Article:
USDA official says it has no plans to limit herbicide-resistant crops causing weed problems

Despite growing reports of Roundup-resistant weeds, an Obama administration official told a House subcommittee on Thursday the administration is committed to the continued use of genetically engineered seeds. Ann Wright, a deputy undersecretary at the Department of Agriculture, told the House subcommittee USDA lacks authority to restrict herbicide-tolerant crops even if it wanted to, Philip Brasher of The Des Moines Register reports. "This administration and USDA see biotechnology as being a very import tool for farmers to use in addressing some very important issues, globally and domestically," Wright said.  "All the options we look at have to be supportive of that."

"Scientists link the resistance problem to farmers’ over-reliance on Roundup and crops such as soybeans and cotton that are genetically engineered to be immune to the weedkiller," Brasher writes. Wright countered that restricting use of herbicide-tolerant crops would force farmers to "return to older, often costly, and less environmentally friendly" ways of controlling weeds. USDA "can regulate herbicide-tolerant crops only to prevent them from becoming pests themselves, not to stop their use from leading to resistant weeds," Wright said.

The hearing was one in a series hosted by Ohio Democratic Rep. Dennis Kucinich, who was not pleased with Wright's comments. Kucinich argued USDA could "impose restrictions on herbicide-tolerant crops under its authority to control noxious weeds," Brasher writes. Wright admitted she wasn't familiar with the noxious weeds section of the law. Kucinich responded, "You’re really not? If the regulatory agency is not fully aware of the full extent of its authority then that may be why we’re having a problem here." (Read more)

Research suggests rural school consolidation may not be best option for student performance

While consolidating rural school districts is often offered as a way to improve services and save money, research is mixed as to whether it helps students. "Consolidation of school districts as a money-savings strategy is not supported by the research which concludes: consolidation will not reduce the costs for education, and it may very well have a negative impact on student performance," Dave Murray of The Grand Rapids Press reports. That's the message from William LeTarte, executive director of the Michigan Small & Rural Schools Association, who has written more than100 pages of research on the topic.

A 1994 University of Michigan study concluded "a systematic review of evidence on school systems in Michigan demonstrates that larger school districts are no more efficient or effective than smaller districts," and further, "there is very little evidence that larger educational units will achieve economics of scale in administration or operations." A 2007 study from the Mackinac Center "indicated that 'consolidating small districts could save $31 million while breaking up large districts could save $363 million,'" Murray writes.

A 2007 study from Arizona concluded "contrary to expectations, research overwhelmingly shows smaller decentralized school districts have superior student achievement and efficiency ... Proponents claim that there will be a savings in administrative costs, on the contrary, consolidation efforts have resulted in larger not smaller administrative staffs eroding the meager projected benefits from economics of scale." Research also offers a model for effective rural schools. A 2002 Knowledge Works Foundation study noted "the best small schools offer an environment where teachers, students, and parents see themselves as part of a community, and deal with issues of learning, diversity, governance, and building community on an intimate level." (Read more)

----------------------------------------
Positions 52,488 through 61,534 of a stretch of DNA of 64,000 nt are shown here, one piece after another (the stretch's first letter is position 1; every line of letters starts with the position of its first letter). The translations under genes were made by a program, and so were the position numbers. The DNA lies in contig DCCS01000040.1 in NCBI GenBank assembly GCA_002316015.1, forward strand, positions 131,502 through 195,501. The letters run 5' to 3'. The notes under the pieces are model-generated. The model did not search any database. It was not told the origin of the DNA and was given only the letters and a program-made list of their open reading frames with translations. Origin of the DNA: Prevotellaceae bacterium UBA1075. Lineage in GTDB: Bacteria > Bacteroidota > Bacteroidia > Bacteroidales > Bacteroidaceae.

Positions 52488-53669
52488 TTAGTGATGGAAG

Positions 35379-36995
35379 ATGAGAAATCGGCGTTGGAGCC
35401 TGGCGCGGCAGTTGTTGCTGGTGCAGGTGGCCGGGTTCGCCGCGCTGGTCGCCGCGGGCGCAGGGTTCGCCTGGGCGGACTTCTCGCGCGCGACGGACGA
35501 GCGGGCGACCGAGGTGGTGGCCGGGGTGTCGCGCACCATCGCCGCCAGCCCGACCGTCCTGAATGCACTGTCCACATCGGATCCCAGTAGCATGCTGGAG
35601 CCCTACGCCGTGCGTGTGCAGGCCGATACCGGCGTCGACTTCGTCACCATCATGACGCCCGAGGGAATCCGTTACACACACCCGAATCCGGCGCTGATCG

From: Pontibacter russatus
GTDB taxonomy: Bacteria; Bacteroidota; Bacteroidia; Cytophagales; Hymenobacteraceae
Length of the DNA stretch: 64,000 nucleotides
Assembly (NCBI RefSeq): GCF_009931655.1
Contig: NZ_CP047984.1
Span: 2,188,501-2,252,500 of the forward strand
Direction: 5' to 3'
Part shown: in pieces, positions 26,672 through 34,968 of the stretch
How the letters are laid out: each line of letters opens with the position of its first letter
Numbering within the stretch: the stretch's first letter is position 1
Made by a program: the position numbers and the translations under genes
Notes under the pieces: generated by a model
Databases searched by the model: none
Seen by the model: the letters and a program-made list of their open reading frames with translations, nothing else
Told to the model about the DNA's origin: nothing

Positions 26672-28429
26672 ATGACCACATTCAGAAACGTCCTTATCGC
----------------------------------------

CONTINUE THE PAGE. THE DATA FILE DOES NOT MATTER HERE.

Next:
Independent review supports EPA's findings of MTR on water quality

The U.S Environmental Protection Agency's independent Science Advisory Board's first draft review of EPA's research into mountaintop removal supports the agency's findings that mountaintop removal negatively affects water quality. "In their draft review, the SAB supports EPA’s scientific research and agrees with EPA’s conclusion that valley fills are associated with increased levels of conductivity (a measure of water pollution for mining practices) in downstream waters, and that these increased levels of conductivity threaten stream life in surface waters," EPA writes in a news release.

"This independent review affirms that EPA is relying on sound analysis and letting science and only science guide our actions to protect human health and the environment," said EPA’s Assistant Administrator for Water Pete Silva. "We will continue to follow the science and solicit input from all stakeholders as we safeguard water quality and protect the American people." The SAB reviewed EPA's draft report, "A Field-Based Aquatic Life Benchmark for Conductivity in Central Appalachian Streams," which uses field data to derive an aquatic life benchmark for conductivity. You can read the full EPA release via Ken Ward Jr.'s blog Coal Tattoo of The Charleston Gazette here.

Thursday, September 30, 2010

Columnist says newspapers remain healthy in rural areas

The print newspaper model continues to hold up better in rural communities and suburbs, writes one media business columnist. After attending last weekend's meeting of the New York Press Association, Rick Edmonds of Poynter Online writes "last weekend's setting, a plush Vermont resort, and the program, speakers flown in from all over the country for a group of 45, suggested good times for members of the" NYPA. "Smaller communities and their newspapers were not immune from the 2008-2009 recession, but they seem to me buffered from a number of the problems of metros and midsized dailies," Edmonds writes, echoing what we have been saying for some time now.